Interview with Steampunk’d Maker, Ave Rose

This week we are talking with Ave Rose, who was one of the ten contestants on Steampunk’d, from GSN, the Game Show Network. Steampunk’d is the first steampunk reality show to be broadcast on cable television.


Airship Ambassador: Hi Ave, thanks for joining us this week.

Ave Rose: It’s an honor.


AA: How was it for you to be on the first steampunk reality show on TV?

AR: It was exciting. The challenges and over all premise of the show really fit my skills as an artist.


AA: How long have you been involved in the steampunk community and what brought you into it?

AR: Since around 2012 I started vending at almost all of the major steampunk or steampunk related conventions in California and Arizona. I vend and attend steampunk balls in San Francisco and Los Angeles, I am often hired to create steampunk accessories or costumes for people doing steampunk performances or events, I was featured in an indie steampunk documentary. I started vending because people who attended my art shows asked me to submit to be a vendor in these types of shows.


AA: How long have you been building and creating things, and how did you get started?

AR: In 2011, I started creating miniature robots out of watch parts that I called watchbots. From there I moved on to creating their environments from clockwork as well as adding movement to the sculptures. And now my work has evolved into incorporating other exotic materials such as taxidermy and scientific specimens, adding a hint of macabre to the steampunk fantasy. I was never good at visual art in terms of drawing, painting, or sculpting from clay. I often longed for the ability to show the whimsical visions of magic I still held onto from my childhood and never thought I could.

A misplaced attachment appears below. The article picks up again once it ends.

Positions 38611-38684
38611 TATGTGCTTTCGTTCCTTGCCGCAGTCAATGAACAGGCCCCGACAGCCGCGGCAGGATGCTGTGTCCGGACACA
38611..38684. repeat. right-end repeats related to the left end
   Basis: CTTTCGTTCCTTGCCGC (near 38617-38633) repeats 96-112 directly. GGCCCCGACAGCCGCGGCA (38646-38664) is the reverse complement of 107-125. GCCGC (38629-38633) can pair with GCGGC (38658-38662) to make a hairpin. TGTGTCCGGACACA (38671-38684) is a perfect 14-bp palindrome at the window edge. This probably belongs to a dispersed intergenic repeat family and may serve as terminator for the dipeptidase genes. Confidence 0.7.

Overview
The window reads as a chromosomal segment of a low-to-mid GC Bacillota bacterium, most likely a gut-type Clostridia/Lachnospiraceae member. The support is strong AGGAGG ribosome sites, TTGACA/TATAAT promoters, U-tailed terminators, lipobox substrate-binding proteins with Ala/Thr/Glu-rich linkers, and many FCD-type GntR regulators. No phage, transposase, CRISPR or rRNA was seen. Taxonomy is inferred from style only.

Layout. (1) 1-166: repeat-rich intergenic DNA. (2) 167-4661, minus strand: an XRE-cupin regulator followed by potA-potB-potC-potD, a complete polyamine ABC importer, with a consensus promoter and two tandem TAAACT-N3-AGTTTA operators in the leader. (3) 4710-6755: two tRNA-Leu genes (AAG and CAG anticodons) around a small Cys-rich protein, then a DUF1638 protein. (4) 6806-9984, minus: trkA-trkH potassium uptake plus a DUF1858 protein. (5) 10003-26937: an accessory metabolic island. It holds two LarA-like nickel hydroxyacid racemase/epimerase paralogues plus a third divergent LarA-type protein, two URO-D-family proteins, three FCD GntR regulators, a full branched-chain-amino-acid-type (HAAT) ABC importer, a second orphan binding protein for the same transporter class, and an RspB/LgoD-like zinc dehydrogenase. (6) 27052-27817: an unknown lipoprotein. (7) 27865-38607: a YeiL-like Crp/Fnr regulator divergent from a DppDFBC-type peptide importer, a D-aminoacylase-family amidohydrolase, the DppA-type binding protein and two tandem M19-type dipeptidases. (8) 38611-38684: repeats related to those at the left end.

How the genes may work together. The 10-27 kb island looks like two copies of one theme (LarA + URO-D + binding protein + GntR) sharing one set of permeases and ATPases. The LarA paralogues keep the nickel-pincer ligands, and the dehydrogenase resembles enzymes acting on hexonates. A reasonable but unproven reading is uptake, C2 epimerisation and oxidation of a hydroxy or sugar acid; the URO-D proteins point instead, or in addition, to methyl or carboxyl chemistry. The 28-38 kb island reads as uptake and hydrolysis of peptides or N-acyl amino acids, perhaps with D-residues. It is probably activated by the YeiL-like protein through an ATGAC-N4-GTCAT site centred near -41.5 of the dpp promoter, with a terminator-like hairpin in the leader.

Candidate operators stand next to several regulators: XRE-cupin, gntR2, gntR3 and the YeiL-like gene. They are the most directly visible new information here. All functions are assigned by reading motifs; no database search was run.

Then in 2011 I had a emotional breakdown and my life was at a standstill. During this time I remembered that as a kid I would collect tiny objects into glass bottles and jars. Usually they were dead insects, pretty rocks, dried flora, or whatever mechanical bits were left on the floor of my father’s garage.

My treasures would either delight or horrify whoever I showed. These childhood memories inspired me to search my home for all tiny things that I felt attracted to. The most important was my discovery of a few old broken watches. With a razor blade I took them a part piece by piece. My imagination went wild and I began to see little robots and little factories.